CPIC plots buildout of new offshore investment arm

China's third biggest insurer is growing the Hong Kong unit with an eye on more foreign assets, a planned London listing and, ultimately, managing money for external clients.
CPIC plots buildout of new offshore investment arm

Having re-established an offshore investment arm last year, China Pacific Insurance (CPIC) aims to double the number of staff there to 25 within three years to help build up its overseas asset portfolio and, eventually, manage money for third-party clients.

China’s third biggest insurer has, like its larger peer Ping An, been staffing its new Hong Kong operation with international expertise (see box, Building the team). Half of CPIC Investment Management's headcount of 12 are investment staff, and it aims to add four more executives this year, including another two investment professionals.

The insurer also hopes to raise more funds for the new unit to manage by completing a secondary listing in London in 2020, 'CG' Zhou Chenggang, chief executive of CPIC IM, told AsianInvestor in an exclusive interview.

“By the end of the year we're looking to have several billions of Hong Kong dollars under management,” he said. “There is now a lot of uncertainty due to the coronavirus pandemic, but the funds will be transferred [from CPIC] to CPIC IM in [the next] two years."


By 2025 CPIC IM should be managing between HK$15 billion ($1.93 billion) and HK$20 billion for the group, said Zhou. That will still constitute a small percentage of CPIC’s assets under management, which stood at Rmb1.42 trillion ($201.2 billion) as of end-2019 and does not include money the group manages for other institutions.

The asset manager is now in discussion with the life insurance and property-and-casualty insurance units on how much will be transferred to the Hong Kong unit, Zhou said. Ultimately, CPIC IM will execute the group’s overseas allocation strategy.

Zhou conceded that CPIC had been lagging behind peers such as China Life and Ping An in not having an overseas asset management unit. CPIC had in fact set up an offshore investment arm in 2010, he added, but closed it in 2013 as it did not at that point have a big appetite for offshore assets.  

The situation is different now. While CPIC IM plans to start a third-party business, most of the AUM will initially come from its Shanghai-based parent insurer. The asset manager needs to build an investment track record before it will be able to attract institutional money, Zhou added.

CPIC has less than 1% of its assets invested overseas and is keen to increase that figure. “I hope our offshore allocation will go up, for diversification purposes,” Benjamin Deng, the insurer’s chief investment officer, told AsianInvestor in February. 

Signalling such intentions, the insurer issued its first global multi-asset mandate late last year, for $500 million spread across five fund houses.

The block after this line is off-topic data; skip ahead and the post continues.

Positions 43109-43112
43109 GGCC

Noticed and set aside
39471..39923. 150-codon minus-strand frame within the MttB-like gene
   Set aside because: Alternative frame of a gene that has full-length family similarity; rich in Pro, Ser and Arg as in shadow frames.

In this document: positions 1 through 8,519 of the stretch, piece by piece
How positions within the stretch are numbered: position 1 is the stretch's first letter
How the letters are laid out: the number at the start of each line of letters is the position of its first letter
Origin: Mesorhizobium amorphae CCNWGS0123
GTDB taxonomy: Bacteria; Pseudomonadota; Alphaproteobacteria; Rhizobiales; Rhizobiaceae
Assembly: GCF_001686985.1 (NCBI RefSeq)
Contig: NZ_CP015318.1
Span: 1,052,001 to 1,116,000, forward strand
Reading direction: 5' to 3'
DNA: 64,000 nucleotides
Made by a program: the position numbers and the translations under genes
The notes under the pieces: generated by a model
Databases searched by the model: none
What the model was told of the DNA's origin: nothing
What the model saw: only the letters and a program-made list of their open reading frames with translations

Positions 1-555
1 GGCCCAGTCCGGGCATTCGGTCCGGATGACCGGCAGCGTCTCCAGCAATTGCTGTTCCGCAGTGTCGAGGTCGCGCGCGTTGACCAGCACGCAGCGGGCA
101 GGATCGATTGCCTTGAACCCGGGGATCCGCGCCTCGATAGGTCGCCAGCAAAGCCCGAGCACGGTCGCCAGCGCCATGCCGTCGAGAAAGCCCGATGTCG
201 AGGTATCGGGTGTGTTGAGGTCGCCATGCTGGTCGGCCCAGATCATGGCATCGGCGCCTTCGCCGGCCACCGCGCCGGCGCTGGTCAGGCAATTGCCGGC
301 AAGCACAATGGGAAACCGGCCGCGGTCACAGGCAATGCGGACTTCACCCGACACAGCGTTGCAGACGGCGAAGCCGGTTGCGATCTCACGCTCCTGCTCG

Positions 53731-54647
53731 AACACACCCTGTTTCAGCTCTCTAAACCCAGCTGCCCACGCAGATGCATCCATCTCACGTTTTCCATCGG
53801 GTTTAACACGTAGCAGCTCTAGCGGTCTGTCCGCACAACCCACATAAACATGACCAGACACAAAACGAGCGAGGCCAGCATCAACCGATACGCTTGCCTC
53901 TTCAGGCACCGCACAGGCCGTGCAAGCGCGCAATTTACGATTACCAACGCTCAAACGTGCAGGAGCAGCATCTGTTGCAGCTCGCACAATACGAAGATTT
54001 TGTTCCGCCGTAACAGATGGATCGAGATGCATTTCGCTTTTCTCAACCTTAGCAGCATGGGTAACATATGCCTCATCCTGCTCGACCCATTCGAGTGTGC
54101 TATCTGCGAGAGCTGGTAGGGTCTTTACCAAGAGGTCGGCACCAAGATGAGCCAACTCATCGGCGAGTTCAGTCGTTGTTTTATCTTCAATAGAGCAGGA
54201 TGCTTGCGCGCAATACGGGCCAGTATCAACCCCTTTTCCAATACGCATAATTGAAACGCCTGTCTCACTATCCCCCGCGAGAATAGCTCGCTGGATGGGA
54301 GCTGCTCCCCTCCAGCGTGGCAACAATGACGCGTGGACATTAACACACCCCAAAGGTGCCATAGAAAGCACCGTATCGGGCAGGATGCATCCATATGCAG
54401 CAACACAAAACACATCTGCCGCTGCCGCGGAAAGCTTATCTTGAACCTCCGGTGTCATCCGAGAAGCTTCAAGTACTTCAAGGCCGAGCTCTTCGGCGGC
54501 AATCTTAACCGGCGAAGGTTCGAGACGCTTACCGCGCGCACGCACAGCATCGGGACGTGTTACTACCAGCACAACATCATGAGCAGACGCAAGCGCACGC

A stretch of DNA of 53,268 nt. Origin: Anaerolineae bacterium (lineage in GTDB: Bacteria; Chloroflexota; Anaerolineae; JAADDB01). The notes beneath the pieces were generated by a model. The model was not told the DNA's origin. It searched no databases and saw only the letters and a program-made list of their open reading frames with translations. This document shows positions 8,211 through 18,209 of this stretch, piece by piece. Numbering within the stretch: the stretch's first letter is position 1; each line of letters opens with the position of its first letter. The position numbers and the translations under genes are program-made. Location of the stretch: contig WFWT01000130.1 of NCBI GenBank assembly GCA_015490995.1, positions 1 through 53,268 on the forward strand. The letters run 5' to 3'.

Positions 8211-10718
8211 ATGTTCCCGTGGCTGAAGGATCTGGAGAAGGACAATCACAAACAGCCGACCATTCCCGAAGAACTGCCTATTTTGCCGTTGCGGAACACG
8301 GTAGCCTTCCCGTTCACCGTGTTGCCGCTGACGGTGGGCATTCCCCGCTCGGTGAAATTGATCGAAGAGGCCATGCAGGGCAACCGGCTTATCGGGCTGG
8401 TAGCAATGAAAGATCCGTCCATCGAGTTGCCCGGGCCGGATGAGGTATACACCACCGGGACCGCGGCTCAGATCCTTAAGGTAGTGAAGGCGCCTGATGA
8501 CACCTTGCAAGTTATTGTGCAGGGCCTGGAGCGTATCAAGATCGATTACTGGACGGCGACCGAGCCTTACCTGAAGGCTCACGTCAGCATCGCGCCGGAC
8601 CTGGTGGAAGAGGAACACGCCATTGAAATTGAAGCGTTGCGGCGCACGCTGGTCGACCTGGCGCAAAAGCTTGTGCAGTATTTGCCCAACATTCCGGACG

More money is also set to flow in from CPIC’s planned secondary listing on the London Stock Exchange, which Zhou hopes to be completed in 2020. He sees that as feasible, if the outbreak is under control and the stock market appears supportive.

He expects CPIC to raise $2 billion to $2.5 billion in global depository receipts (GDRs). Most of the funds raised will be managed by CPIC IM, though it may also employ external managers to manage part of it, Zhou said.

"If the GDRs are issued, our AUM will immediately become much larger,” he added, which means the bench of investment talent will need to be bigger too.

The London secondary listing plan, as announced in September 2019, was originally scheduled for early this year, Zhou said but was postponed due to the coronavirus outbreak.


CPIC Investment Management secured its Hong Kong regulatory licence in July last year and now has 12 employees, half of which are investment staff, and aims to increase the total to 16 by the end of this year and to 25 in three years’ time, said chief executive CG Zhou.

The firm hired the whole team in Hong Kong from other firms, mostly international ones, and did not relocate anyone from CPIC headquarters in Shanghai, Zhou said, adding that this was relatively unusual among its peers.

While the current environment is challenging for asset managers, Zhou acknowledged, it could be positive for a firm starting to build out its business. For one thing, there is a larger pool of financial talent to choose from after recent layoffs by fund houses and sell-side firms.

What’s more, from an investment perspective, many stocks and bonds are undervalued after the coronavirus-sparked market drop, he said.

Several members of the team came on board late last year, and the firm plans to add two more investment staff in 2020 but does not intend to hire a chief investment officer across the multiple asset classes, Zhou said.

Alice Mao joined as head of fixed income at CPIC IM in November from Hong Kong-based CSOP Asset Management, where she was deputy head of financial institutions. Portfolio managers Kerry Zhang and Zhang Jiaying are now sharing her former duties, a spokesman at CSOP told AsianInvestor.

Prior to CSOP, Mao was a fixed income portfolio manager at the Singapore office of the Investment Company of the People’s Republic of China, a subsidiary of China’s central bank that helps to manage its foreign exchange reserves.

Alan Zhong also joined in November, as head of equities. He had previously worked at Dongxing Securities (Hong Kong) Asset Management, Harvest Global Investments and HSBC Global Asset Management. 

Zhou himself had joined CPIC IM in August 2018 and was previously Hong Kong-based head of renminbi sales at Standard Chartered. Before that, he was head of China business development at Pimco, a position he left in 2014.


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